Doomsday Shopping At The Hardware Store?

I made a “last-minute” shopping list for probably the most convenient stores; your local drug store like CVS, Rite Aid or Walgreens.

It had such a great response I thought “well, where else would I go last-minute shopping”? The answer: a hardware store.

We’ve all seen many lists of items that should be included in a bug-out bag. Plus lists of items to store at home and others to keep in a vehicle. All for the purpose of being ready to face a crisis.

I’m guessing that those of us who have prepared for an emergency have many of the same items stockpiled. They would include survival food, water, an emergency radio, flashlights, batteries… well, you’ve seen the lists.

But what if you had to deal with a disaster tomorrow? Have you completely thought through everything you’d need? Is it possible there are a few items missing from your stockpile?

Here are five that may have slipped your mind. If you already have these stored somewhere, great. If not, you might want to consider picking up some of them so that you can be even better prepared than you already are.

  • Moving blankets. Now there’s an item you don’t see on too many survival lists. But if you have to quickly pack breakable items in a pick-up truck or moving van, these blankets will protect them. And due to their thickness, they can serve as a nice barrier between a wet or cold ground and you or a family member. Other possible uses are as a blanket or to place in front of a window if the electricity goes out in the winter.
  • Safety glasses. An emergency situation could involve elements in the air that would compromise your vision and damage your eyes. Such as sand, smoke, ashes and other debris. The last thing you want during a crisis is an issue with your vision. Especially because medical help might not be readily available. Grab several pairs of safety glasses for your stockpile.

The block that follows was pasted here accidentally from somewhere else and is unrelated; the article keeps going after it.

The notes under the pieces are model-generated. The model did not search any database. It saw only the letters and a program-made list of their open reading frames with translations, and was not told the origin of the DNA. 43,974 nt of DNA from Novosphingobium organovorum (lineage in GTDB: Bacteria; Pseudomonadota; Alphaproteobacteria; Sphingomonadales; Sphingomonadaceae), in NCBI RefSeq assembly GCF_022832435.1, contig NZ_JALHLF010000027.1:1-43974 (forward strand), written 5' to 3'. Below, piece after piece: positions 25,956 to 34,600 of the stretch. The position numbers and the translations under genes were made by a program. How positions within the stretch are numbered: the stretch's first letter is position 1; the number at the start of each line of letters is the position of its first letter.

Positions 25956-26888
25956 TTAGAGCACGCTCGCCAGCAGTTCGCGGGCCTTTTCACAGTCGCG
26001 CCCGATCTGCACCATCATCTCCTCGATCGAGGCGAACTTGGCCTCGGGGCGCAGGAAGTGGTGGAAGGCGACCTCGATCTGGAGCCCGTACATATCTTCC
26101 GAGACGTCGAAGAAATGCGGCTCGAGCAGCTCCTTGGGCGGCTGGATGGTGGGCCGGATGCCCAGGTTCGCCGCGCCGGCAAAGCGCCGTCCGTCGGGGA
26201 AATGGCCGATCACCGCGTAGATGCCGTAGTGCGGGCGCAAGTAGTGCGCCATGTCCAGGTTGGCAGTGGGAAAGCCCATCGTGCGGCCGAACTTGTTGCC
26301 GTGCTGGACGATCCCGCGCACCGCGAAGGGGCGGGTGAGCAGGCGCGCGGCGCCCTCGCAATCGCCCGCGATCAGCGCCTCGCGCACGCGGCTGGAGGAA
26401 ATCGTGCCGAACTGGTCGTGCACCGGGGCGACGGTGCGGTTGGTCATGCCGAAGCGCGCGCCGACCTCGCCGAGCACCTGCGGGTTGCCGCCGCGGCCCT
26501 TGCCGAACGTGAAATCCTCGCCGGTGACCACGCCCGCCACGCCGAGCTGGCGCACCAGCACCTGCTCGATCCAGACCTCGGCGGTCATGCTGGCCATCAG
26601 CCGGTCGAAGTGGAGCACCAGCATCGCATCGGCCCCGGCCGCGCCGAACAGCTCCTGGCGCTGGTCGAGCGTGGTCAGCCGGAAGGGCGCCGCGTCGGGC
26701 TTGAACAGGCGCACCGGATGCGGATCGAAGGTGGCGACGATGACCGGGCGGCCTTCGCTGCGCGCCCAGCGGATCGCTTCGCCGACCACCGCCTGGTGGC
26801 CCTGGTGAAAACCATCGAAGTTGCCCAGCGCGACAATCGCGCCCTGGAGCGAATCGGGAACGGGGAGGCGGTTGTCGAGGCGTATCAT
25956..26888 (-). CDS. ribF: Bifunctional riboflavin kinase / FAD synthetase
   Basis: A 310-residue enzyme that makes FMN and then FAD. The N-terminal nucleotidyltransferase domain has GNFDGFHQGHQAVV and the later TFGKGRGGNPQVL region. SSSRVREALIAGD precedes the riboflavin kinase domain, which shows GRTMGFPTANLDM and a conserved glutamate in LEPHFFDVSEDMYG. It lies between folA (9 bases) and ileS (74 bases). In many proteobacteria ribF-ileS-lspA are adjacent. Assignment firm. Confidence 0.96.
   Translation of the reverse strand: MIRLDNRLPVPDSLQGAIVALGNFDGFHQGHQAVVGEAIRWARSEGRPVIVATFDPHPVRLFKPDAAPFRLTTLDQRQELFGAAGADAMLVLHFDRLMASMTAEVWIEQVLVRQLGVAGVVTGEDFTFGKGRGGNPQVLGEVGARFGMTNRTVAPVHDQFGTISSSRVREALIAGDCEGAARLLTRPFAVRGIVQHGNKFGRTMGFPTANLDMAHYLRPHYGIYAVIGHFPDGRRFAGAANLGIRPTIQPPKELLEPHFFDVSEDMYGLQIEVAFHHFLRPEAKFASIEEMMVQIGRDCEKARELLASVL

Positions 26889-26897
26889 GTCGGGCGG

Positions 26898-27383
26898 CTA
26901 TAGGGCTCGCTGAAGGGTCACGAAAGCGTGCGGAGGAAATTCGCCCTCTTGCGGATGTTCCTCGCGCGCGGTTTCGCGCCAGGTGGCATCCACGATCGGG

• Tools. You probably already have basic tools in a bug-out bag and/or your vehicle, such as a hammer, screwdriver, nails and screws. But do you have any wrenches? Or ratchets? Or sockets? Not every problem you’ll encounter during a crisis will be easily solved with a hammer or screwdriver. Throw in a collapsible or folding ladder while you’re at it.
  • Disposable gloves. You probably already have work gloves in your bug-out bag and/or vehicle. But disposable gloves will also be very useful. Buy a couple of boxes of nitrile gloves. Anytime you need to work on a car or handle chemicals or cleaners, they’ll be there to protect your hands. And if you’re dealing with a pandemic, you’ll be glad to have them for protection against bodily fluids.
  • Other lights. No doubt you have flashlights and batteries ready to grab at a moment’s notice. But what about other lights? A variety of lanterns could come in handy, including a solar-powered lantern and a battery lantern. A headlamp would also be very useful. It’s hands-free and casts a light directly in front of you. Chem lights are limited to a single usage, but they can be effective under water.

I only listed five items above. If you would like to add to this list, feel free to leave a comment. But remember, we’re not looking for basic items here that many people already have stockpiled. Let’s focus on items we don’t normally see in bug-out bag lists.


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